Virginia judge weighs governor's power to lift mask mandate

FILE - Virginia Gov. Glenn Youngkin, center, signs executive orders in the Governors conference room as Lt. Gov. Winsome Earle-Sears, left, Suzanne Youngkin, Second from left, Attorney General Jason Miyares, second from right, and Secretary of the Commonwealth, Kay Cole James, right, look on at the Capitol Saturday Jan. 15, 2022, in Richmond, Va. A judge is scheduled to hear arguments over whether local school boards or Youngkin have the final say on whether students must wear masks at school. Seven school boards from across the state filed a lawsuit last week seeking to block an executive order issued by Youngkin from taking effect.(AP Photo/Steve Helber, File) (Steve Helber, Copyright 2022 The Associated Press. All rights reserved)

ARLINGTON, Va. – Virginia Gov. Glenn Youngkin has broad power to issue executive orders overturning mask mandates in schools, lawyers from the state Attorney General’s Office argued Wednesday, while lawyers for local school boards argued that the governor’s action usurps their authority.

An Arlington County judge heard arguments from both sides in a lawsuit the school boards filed against Youngkin. She said she would issue a ruling soon.

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In the meantime, schools and parents are left with uncertainty. School boards across the state have refused to implement an executive order from the new Republican governor that not only overturns a statewide mask mandate, but also bars local jurisdictions from imposing a mandate on students.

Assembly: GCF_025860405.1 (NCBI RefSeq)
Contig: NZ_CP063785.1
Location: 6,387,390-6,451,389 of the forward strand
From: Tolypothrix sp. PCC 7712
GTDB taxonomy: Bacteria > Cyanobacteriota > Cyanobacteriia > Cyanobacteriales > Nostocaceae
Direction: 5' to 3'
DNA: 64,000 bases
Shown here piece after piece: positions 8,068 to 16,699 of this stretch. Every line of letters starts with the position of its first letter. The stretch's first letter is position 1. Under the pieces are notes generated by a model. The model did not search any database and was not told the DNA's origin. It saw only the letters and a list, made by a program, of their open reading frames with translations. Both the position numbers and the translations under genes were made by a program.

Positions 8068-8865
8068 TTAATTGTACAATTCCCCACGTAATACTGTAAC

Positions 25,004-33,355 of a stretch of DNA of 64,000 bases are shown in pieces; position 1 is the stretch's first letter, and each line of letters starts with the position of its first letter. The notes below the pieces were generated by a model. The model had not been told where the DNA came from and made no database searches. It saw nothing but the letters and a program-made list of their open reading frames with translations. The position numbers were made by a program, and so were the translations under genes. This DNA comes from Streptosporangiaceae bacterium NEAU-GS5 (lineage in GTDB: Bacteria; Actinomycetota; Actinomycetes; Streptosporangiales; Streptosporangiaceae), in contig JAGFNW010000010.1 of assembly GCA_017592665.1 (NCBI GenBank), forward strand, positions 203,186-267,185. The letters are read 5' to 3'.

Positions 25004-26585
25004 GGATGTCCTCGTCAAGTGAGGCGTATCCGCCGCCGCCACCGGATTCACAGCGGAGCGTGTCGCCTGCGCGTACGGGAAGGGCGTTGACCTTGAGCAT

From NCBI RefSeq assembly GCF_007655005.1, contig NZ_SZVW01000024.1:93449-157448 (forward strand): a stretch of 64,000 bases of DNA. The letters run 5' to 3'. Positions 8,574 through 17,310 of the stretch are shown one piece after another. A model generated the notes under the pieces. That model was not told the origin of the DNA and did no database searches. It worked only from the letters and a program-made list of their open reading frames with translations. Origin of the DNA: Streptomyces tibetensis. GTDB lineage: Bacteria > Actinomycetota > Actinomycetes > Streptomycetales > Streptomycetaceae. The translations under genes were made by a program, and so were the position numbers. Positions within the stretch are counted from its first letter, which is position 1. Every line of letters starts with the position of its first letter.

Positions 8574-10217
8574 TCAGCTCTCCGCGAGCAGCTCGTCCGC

At Wednesday's hearing, Deputy Attorney General Steven Popps argued that Youngkin is entitled to issue executive orders responding to the coronavirus pandemic just as his predecessor, Democrat Ralph Northam, did when he imposed a statewide school mask mandate.

“It should not matter whose name is on the executive order,” Popps said.

But John Cafferky, a lawyer for Alexandria Public Schools — one of seven school boards that jointly filed the lawsuit opposing Youngkin's order — said Northam's actions were justified because he was acting to preserve public health.

Youngkin's order, on the other hand, endangers public health, he argued. He said Youngkin is using powers designed to curtail public health crises to impose his personal philosophy that parents should decide whether their children wear masks.

“The personal-choice rationale comes at the expense of schoolwide protection,” Cafferky said.

Cafferky also cited a state law that requires schools to adhere to guidelines from the Centers for Disease Control and Prevention to the extent practicable, and said those guidelines recommend universal masking.

Popps, though, countered that no school board is able to adhere to every single CDC guideline. The CDC also has called for vaccinating all children age 5 and older, but no school board has seen fit to issue such a requirement, he said.

Circuit Court Judge Louise DiMatteo took the arguments under advisement after Wednesday's hearing, but said she is cognizant of the need for a swift decision. Both sides have asked for an injunction that would likely apply statewide, either barring implementation of Youngkin's order or requiring local school boards to implement it, depending on which way she rules.

The lawsuit is one of several across the state related to the mask mandate and Youngkin's executive order. Cases are also pending in Loudoun County and in front of the Virginia Supreme Court, but Wednesday's hearing was the first to go before a judge.